Agra- Three Kashmiri students, who were booked under sedition and cyber militancy charges for allegedly celebrating Pakistani win in a cricket match last year, walked out of the district jail here after completing legal formalities, a students’ association said on Tuesday.
The students, who were arrested in October last year, had secured bail on March 30 from the Allahabad High Court but were still languishing in jail due to the non-availability of the local guarantors, a high-security amount and police verification, it said.
On Monday, the three students were released after the formalities were completed, Jammu Kashmir Students Association (JKSA) national spokesperson Nasir Khuehami said.
“The bail order from the Allahabad High Court was a welcome step and we express our deep gratitude to the judiciary for taking a broad and pragmatic review on the charges against the students,” he said.
The three students, who were enrolled in RBS Engineering College under the PM Special Scholarship Scheme for the students of J-K, were arrested on October 28 last year for allegedly posting a WhatsApp status praising Pakistan players after their victory against India in a T20 cricket match.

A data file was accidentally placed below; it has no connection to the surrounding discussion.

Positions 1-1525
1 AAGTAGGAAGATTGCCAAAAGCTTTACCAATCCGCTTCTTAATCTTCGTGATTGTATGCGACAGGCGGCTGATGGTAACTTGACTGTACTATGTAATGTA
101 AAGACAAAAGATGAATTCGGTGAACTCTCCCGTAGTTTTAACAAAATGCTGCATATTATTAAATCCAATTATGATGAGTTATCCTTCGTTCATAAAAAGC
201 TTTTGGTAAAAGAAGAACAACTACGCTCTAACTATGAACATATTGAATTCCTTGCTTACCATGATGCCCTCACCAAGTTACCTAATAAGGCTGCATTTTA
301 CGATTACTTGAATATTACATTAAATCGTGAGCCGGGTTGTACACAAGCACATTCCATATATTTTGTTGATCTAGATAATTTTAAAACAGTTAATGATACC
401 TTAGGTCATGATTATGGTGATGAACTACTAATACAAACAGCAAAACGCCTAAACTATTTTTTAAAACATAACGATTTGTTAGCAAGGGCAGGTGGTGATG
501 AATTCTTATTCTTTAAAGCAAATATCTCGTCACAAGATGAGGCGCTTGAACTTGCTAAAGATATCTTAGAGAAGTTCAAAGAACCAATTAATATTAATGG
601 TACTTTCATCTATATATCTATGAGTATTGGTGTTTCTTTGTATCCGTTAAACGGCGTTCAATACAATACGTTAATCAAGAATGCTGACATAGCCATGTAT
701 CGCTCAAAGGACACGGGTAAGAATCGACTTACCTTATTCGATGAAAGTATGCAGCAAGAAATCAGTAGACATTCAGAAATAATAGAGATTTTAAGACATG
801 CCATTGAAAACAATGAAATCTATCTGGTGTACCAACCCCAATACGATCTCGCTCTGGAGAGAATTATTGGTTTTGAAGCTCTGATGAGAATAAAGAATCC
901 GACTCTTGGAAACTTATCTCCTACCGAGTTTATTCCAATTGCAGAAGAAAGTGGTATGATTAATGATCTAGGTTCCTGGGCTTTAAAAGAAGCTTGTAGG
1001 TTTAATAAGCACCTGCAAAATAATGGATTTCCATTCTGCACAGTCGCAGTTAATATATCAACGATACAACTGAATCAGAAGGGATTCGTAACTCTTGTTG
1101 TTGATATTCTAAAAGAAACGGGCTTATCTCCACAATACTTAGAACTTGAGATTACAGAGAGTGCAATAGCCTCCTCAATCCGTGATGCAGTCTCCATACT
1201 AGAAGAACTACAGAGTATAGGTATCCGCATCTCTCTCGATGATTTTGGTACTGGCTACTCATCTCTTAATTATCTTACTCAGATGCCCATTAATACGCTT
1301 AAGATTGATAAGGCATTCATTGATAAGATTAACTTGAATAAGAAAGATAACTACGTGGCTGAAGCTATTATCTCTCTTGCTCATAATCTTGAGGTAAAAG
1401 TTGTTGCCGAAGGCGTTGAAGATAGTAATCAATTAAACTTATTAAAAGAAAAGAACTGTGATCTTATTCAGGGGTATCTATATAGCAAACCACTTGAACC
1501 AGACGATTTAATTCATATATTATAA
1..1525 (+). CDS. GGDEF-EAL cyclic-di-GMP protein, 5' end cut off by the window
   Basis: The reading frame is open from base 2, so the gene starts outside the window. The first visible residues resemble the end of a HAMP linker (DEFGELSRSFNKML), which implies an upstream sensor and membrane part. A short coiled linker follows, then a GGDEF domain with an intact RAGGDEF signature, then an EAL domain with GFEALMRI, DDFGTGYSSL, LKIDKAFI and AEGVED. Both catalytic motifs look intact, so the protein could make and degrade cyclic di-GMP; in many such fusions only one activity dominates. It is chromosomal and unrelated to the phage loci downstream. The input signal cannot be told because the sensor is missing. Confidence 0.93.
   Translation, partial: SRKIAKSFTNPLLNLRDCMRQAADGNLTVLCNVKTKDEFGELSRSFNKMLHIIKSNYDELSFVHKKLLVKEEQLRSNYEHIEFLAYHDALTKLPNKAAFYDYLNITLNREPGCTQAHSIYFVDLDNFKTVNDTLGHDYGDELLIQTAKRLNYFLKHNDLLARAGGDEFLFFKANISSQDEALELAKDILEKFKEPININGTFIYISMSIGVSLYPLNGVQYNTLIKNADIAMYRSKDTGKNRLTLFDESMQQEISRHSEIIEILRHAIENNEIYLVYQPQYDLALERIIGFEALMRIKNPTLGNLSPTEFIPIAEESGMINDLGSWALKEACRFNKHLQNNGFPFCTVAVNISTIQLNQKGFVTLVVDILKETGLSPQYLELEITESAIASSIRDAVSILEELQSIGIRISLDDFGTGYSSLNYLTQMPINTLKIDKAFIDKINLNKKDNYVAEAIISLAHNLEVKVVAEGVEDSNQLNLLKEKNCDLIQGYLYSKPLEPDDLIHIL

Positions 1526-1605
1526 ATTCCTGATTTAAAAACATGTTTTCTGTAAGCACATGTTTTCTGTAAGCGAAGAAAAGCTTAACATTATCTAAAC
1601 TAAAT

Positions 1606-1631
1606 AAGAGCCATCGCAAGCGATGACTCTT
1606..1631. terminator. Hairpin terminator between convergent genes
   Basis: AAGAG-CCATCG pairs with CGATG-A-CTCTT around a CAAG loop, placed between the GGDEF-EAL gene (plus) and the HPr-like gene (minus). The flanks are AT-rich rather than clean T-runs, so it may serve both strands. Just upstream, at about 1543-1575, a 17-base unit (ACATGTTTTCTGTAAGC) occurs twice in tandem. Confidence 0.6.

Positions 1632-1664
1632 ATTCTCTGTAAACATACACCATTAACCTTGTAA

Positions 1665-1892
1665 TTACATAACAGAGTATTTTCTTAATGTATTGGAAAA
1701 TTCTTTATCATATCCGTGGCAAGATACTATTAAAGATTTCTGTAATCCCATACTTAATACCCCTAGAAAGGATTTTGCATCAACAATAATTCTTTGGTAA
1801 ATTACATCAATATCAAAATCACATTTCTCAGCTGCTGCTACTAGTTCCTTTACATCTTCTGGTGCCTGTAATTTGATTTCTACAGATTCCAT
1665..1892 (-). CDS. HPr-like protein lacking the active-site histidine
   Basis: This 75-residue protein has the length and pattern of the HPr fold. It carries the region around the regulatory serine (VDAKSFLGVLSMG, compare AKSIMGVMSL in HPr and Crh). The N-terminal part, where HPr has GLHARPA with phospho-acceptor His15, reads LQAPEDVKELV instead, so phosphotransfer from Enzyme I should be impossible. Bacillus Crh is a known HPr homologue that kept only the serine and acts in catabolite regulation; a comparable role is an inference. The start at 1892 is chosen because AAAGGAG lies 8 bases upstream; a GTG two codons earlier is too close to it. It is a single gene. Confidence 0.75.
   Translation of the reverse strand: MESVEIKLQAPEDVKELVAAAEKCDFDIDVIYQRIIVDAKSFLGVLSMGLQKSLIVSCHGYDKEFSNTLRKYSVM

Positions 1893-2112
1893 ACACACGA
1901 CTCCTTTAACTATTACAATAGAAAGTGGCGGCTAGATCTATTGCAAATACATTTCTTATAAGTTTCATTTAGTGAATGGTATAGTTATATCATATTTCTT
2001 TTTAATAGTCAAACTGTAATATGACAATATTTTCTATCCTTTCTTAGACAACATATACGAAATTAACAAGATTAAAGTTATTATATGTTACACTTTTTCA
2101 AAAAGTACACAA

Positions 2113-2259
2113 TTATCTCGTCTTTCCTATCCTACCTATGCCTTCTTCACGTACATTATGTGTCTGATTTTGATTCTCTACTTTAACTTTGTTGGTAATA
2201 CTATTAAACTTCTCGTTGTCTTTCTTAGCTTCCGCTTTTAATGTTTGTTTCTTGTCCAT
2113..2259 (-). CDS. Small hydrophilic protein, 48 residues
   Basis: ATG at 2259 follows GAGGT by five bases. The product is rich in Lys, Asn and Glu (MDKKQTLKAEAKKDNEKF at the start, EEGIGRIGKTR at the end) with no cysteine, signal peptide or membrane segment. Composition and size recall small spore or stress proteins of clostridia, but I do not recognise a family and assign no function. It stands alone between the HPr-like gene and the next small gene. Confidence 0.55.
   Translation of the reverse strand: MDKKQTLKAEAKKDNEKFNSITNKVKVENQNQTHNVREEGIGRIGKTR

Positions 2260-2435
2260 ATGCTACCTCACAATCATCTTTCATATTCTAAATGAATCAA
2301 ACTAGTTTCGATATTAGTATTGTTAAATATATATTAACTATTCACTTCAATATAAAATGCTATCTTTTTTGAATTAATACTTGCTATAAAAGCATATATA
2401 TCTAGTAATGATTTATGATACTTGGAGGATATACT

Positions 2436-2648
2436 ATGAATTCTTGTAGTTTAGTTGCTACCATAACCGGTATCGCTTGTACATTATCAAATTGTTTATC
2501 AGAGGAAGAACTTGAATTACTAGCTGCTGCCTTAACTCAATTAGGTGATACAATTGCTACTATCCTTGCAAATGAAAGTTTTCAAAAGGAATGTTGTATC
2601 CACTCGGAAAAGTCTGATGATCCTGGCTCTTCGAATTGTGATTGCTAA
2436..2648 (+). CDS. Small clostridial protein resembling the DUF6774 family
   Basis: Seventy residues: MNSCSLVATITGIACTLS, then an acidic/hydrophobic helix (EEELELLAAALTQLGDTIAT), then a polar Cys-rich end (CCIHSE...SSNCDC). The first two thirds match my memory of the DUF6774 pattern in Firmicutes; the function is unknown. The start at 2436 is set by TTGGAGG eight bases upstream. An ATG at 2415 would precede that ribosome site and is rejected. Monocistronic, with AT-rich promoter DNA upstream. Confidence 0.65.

An FIR under Indian Penal Code sections 124A (sedition), 153A (promoting enmity between groups) and 505(1)(b) (cause fear or alarm to the public) and section 66F (cyber terrorism) of the Information Technology Act was registered by Agra police against the three students.
The engineering students were also chased by the right-wing activists after their court hearing last year. However, the Agra Police escorted and took them safely back to its custody.
Khuehmi said, “Our motive as students association is always safeguarding the rights and reasonable interests of students, besides reminding them of their duties as law-abiding citizens.” After local lawyers had refused to fight the case of three students, a lawyer from Mathura, Madhuvan Dutt Chaturvedi, represented them in the court.
Be Part of Quality Journalism
Quality journalism takes a lot of time, money and hard work to produce and despite all the hardships we still do it. Our reporters and editors are working overtime in Kashmir and beyond to cover what you care about, break big stories, and expose injustices that can change lives. Today more people are reading Kashmir Observer than ever, but only a handful are paying while advertising revenues are falling fast.